I do take your comment as a complement, because I have a fair understanding of why you speak so. I can see why my “diary” made you grin.

    Peace, brother,

  5. MadDog Says:

    You are so right, Lorraine. As I would have wished Eunie future happiness if I had known that I was the one leaving, I know that she wishes it for me. Thanks for the hugs, babe.

  6. MadDog Says:

    Lori, what you did is very much the same as what I am doing. It seems to be effective. It would probably be good if I developed a bag of “emergency thoughts” when the chatter in my head is on a roll and I need to shut it off. The trick is to find though trains that simply run right over all the other things. They have to be pretty powerful.

  7. Steven Says:

    Well said, and well understood, MadDog! We truly “grok” each other, as brothers in the spirit, and I have no problem with “all truth is God’s truth,” because the truth is just what it is, and things just work they way they work. What we call it, finally, matters so little, compared to the living of it, which is the spirit.

    Anyway, I think you are really inspired in what you are doing and that it’s very, very skillful.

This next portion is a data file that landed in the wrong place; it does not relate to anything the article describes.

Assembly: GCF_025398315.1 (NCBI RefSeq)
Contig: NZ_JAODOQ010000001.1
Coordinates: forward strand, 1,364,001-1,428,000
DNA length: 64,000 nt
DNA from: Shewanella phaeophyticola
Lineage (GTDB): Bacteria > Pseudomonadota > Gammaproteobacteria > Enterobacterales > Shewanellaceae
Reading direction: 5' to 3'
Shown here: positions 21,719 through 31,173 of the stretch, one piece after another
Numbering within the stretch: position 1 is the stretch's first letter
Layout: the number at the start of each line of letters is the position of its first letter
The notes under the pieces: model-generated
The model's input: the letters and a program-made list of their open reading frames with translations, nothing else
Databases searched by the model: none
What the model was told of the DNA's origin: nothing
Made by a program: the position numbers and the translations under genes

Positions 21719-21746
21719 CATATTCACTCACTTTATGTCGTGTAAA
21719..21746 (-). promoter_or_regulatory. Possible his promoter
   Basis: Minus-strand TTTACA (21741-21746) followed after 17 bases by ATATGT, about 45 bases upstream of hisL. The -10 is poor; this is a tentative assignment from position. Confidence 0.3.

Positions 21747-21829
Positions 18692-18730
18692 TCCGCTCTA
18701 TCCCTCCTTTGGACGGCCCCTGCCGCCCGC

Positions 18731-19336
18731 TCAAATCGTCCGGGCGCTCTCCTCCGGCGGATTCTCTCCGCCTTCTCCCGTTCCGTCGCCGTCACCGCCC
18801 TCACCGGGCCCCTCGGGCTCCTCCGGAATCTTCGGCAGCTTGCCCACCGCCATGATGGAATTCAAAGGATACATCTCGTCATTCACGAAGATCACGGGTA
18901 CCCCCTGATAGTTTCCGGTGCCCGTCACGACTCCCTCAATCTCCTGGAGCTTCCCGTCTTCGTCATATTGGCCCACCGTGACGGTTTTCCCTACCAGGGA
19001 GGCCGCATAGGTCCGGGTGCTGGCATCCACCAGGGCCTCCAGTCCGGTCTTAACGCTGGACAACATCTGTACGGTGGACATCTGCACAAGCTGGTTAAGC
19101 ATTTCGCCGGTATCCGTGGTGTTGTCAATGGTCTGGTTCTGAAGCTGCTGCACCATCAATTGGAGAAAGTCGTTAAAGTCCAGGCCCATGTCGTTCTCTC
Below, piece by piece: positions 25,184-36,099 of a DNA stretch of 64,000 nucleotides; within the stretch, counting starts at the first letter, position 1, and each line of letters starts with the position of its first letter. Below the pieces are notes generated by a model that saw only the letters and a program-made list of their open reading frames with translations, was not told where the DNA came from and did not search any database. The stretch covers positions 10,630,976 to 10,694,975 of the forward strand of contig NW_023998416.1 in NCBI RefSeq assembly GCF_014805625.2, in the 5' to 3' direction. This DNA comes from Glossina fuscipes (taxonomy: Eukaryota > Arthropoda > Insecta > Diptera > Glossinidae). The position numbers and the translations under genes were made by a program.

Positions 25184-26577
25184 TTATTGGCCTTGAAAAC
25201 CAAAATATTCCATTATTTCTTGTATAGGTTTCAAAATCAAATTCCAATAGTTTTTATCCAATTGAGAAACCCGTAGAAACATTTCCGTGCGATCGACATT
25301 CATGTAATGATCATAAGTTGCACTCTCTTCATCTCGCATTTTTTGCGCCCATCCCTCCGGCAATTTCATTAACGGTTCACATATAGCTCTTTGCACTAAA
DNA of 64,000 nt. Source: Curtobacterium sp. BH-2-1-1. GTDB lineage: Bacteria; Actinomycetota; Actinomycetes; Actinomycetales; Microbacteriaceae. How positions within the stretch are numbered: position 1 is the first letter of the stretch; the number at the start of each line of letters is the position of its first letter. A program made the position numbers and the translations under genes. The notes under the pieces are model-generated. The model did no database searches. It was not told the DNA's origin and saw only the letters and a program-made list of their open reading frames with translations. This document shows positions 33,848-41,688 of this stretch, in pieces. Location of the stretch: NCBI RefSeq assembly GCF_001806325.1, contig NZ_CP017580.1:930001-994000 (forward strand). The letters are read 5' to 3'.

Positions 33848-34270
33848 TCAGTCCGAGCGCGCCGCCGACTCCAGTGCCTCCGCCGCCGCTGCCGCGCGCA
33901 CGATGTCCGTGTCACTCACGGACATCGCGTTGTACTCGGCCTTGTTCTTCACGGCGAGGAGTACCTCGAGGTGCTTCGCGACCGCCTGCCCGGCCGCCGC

With great affection,

  8. Helen Jones Says:

    Good to hear you are attempting happiness, like Lorraine says there is no doubt whatsoever that Eunie would have wished this for you, but also she would know that you will always be a little sad tooxxx

  9. MadDog Says:

    Helen, you are right on both counts. It’s certain that Eunie would want me to be happy. Why shouldn’t she? It is also certain that a great sadness will never leave me. I will, for the rest of my life, think of what might have been if she were still with me.

  10. MadDog Says:

    Steven, I wonder how many readers today know what the work “grok” means?

    I do enjoy examining the differences between world views, especially between friends who have no axe to grind. Well, I do  have an axe, but it a very patient and forbearing one. Comparisons expose differences, of course. However it is more the similarities which interest me. Once they are understood, the way to reconciliation is made smoother. If reconciliation is not possible, at least agreeable disagreement, friendship and brotherhood are still possible because of the common human spirit with which we are endowed by our creator.

    I agree that I am inspired in the sense that God it doing much of the work.

    Keep the faith, man,

  11. Walt Says:

    Hi MadDog … I like the “dark reef” look … the second one especially has some nice negative space to bring out the design. Getting into the moment & not getting caught up in our mental chatter … I think that’s a good thing for all of us to remember.

  12. MadDog Says:

    Walt, I am a big fan of negative space in images. Once you get the hang of that compositional idea you can do some very interesting work.

    The nagging, negative mental chatter is very characteristic of depression and I’m oh, so familiar with it. It’s been the enemy standing at my back with a knife all my life. With a great deal of practice one can learn to turn it off, but it requires concentration which is also exhausting. I wish for a simple switch or a mute button.